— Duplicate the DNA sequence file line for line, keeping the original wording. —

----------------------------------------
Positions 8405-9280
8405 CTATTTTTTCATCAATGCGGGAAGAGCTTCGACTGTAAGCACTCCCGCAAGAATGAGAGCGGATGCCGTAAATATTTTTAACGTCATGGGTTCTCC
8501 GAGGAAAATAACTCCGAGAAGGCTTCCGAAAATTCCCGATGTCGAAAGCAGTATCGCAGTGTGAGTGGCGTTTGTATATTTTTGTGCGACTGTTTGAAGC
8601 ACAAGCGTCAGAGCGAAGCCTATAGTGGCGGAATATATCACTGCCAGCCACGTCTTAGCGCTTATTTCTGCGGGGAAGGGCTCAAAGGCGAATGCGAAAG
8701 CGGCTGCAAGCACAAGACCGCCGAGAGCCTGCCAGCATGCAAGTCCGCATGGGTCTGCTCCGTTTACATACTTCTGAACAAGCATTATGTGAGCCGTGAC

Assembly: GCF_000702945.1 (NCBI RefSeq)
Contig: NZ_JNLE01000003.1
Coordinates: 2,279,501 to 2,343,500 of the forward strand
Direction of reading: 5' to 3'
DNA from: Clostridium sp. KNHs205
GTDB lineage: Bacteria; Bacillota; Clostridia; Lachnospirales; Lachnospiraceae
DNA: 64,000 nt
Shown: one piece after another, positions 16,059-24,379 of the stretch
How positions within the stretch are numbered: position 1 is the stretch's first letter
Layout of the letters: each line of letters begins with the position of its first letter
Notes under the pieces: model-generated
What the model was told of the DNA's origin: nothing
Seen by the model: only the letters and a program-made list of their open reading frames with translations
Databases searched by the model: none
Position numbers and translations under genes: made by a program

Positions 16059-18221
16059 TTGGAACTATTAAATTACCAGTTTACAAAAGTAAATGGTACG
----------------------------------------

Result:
Positions 8405-9280
8405 CTATTTTTTCATCAATGCGGGAAGAGCTTCGACTGTAAGCACTCCCGCAAGAATGAGAGCGGATGCCGTAAATATTTTTAACGTCATGGGTTCTCC
8501 GAGGAAAATAACTCCGAGAAGGCTTCCGAAAATTCCCGATGTCGAAAGCAGTATCGCAGTGTGAGTGGCGTTTGTATATTTTTGTGCGACTGTTTGAAGC
8601 ACAAGCGTCAGAGCGAAGCCTATAGTGGCGGAATATATCACTGCCAGCCACGTCTTAGCGCTTATTTCTGCGGGGAAGGGCTCAAAGGCGAATGCGAAAG
8701 CGGCTGCAAGCACAAGACCGCCGAGAGCCTGCCAGCATGCAAGTCCGCATGGGTCTGCTCCGTTTACATACTTCTGAACAAGCATTATGTGAGCCGTGAC

Assembly: GCF_000702945.1 (NCBI RefSeq)
Contig: NZ_JNLE01000003.1
Coordinates: 2,279,501 to 2,343,500 of the forward strand
Direction of reading: 5' to 3'
DNA from: Clostridium sp. KNHs205
GTDB lineage: Bacteria; Bacillota; Clostridia; Lachnospirales; Lachnospiraceae
DNA: 64,000 nt
Shown: one piece after another, positions 16,059-24,379 of the stretch
How positions within the stretch are numbered: position 1 is the stretch's first letter
Layout of the letters: each line of letters begins with the position of its first letter
Notes under the pieces: model-generated
What the model was told of the DNA's origin: nothing
Seen by the model: only the letters and a program-made list of their open reading frames with translations
Databases searched by the model: none
Position numbers and translations under genes: made by a program

Positions 16059-18221
16059 TTGGAACTATTAAATTACCAGTTTACAAAAGTAAATGGTACG